The question was being asked before the quest, or the season, began. It was repeated in February, as the University of Nevada-Las Vegas was about to play Arkansas.
It was asked when the National Collegiate Athletic Association basketball tournament started earlier this month, and at each stop along the way.
First in Tucson, Ariz., then in Seattle and now in Indianapolis.
One more time now: Can anybody beat the Runnin' Rebels?
Trying for its place in college basketball history, Nevada-Las Vegas (34-0) continues its pursuit of a second straight NCAA championship tomorrow night at the Hoosier Dome.
The Runnin' Rebels, seeking to become the first undefeated team to win a national title since Indiana in 1976 and the first to win back-to-back championships since UCLA in 1972 and 1973, meets Duke (30-7) in the second semifinal game.
North Carolina (29-5) and Kansas (26-7) play in the first game. The winners will play Monday night for the championship.
"I do feel there's a great deal of pressure on them," said North Carolina coach Dean Smith. "Everyone saying they're going to win is dangerous.
"Look at what happened to Georgetown in 1985 against Villanova or to Houston in 1983 against North Carolina State. Duke has time to prepare and, after what happened last year, they have a great psychological advantage."
But that's about all the Blue Devils, or anybody else for that matter, might have on a team that has won 45 straight games and beat Duke by 30 points, a record margin for an NCAA championship game, last yearin Denver.
Those looking for cracks in UNLV's seemingly impenetrable shell might have to put the Runnin' Rebels under a microscope. It is not foreign territory for embattled coach Jerry Tarkanian and his players.
Despite being under an unceasing NCAA investigation for most of the past two years -- or more -- and despite rumors that Tarkanian will retire from coaching or leave for professional basketball after this season, UNLV continues to pummel the opposition.
The closest any team has come to the Runnin' Rebels in this year's tournament is Georgetown, an eight-point second-round loser in Tucson. UNLV's average margin of victory in this NCAA tournament is 17.8 points.
"The ongoing battles have been very hard, very difficult," said Tarkanian, whose NCAA troubles at UNLV began with a lawsuit 14 years ago, were settled out of court last season, then started again this season with a new list of allegations.
"It's really hurt our recruiting. I've enjoyed my 18 years coaching here. I love the place. My intentions are to return next year. But you never can say for certain what's going to happen."
Tarkanian, 60, might tire of fighting the NCAA and leave after this season. With the team headed for probation next year, and with three of his seniors probably headed for the National Basketball Association, few believe Tarkanian wants to coach away from the spotlight.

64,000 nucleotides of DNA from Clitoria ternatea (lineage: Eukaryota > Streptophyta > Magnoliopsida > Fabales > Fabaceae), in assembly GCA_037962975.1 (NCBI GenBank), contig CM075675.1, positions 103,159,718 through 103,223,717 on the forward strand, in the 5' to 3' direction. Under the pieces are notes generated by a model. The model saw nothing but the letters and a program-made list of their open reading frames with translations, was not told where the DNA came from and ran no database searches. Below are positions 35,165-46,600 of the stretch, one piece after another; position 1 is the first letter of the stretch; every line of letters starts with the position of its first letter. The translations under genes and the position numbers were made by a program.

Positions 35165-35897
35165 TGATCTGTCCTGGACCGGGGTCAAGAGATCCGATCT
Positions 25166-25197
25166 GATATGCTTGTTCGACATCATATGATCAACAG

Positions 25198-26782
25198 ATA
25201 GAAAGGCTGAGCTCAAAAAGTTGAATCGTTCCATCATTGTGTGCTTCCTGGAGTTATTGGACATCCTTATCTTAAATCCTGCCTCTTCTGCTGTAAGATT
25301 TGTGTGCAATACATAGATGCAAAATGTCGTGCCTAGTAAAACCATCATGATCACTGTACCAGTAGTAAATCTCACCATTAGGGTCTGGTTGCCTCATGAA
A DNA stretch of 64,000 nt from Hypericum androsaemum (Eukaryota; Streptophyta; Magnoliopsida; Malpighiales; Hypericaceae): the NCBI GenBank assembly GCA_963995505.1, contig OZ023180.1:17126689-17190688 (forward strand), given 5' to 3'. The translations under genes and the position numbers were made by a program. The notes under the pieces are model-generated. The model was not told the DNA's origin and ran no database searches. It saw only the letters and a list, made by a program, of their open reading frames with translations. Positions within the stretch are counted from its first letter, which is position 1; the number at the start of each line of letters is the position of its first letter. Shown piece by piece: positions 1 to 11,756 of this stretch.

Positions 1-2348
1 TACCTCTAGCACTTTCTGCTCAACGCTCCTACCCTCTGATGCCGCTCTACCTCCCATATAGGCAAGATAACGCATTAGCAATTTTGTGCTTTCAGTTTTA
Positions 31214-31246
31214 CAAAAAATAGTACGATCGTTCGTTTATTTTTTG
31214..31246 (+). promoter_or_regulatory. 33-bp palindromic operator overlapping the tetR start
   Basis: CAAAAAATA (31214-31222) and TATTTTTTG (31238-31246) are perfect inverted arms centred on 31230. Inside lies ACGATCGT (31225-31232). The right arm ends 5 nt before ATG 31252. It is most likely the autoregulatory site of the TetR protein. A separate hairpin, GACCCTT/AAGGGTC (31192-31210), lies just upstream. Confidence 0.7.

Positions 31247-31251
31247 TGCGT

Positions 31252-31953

Regardless of what happens this season, Tarkanian's achievements have been overlooked by his career-long hassles with the NCAA. Though he probably will win his 600th game faster than anyone else, and though he has the highest winning percentage (.834) of anyone who has coached college basketball, Tarkanian's name is more synonymous with sinning than winning.
"Certainly, it's been overshadowed," Tarkanian said.
Smith, the only active coach with more victories (717) than Tarkanian, probably is at the opposite end of the spectrum in terms of his program's image. But Smith said he has a great deal of respect for the job Tarkanian has done.
"He gets the players to do what he asks them to," Smith said.
Duke coach Mike Krzyzewski said: "Jerry's a great coach. If you watch his teams, they've been amazingly consistent. They play hard all the time."
But even Tarkanian says the pressure has gotten to the Runnin' Rebels a bit. After beating Seton Hall, 77-65, in the West Regional final at the Kingdome in Seattle, Tarkanian gave his players a couple of days off.
"They're tired," said Tarkanian. "There are a lot of outside pressures."
It might explain why junior guard Anderson Hunt, last year's Final Four MVP, has struggled during the tournament, shooting 39 percent from the field; why senior guard Greg Anthony is at 41 percent; why each of UNLV's last three opponents stayed close for at least a half.
"Sometimes, we expect too much out of ourselves," Anthony said last week in Seattle. "We're human, too. But I think we've put our bad games behind us."
Senior forward and consensus All-American Larry Johnson said: "We're not thinking about last year. That's past history. We're only thinking about current history."
Or at least making history. The Rebels, in addition to possibly taking their place alongside the 1975-76 Hoosiers and the 1971-72 and '72-73 Bruins, also might join the 1988-89 Kansas team that wasn't allowed to defend its national championship.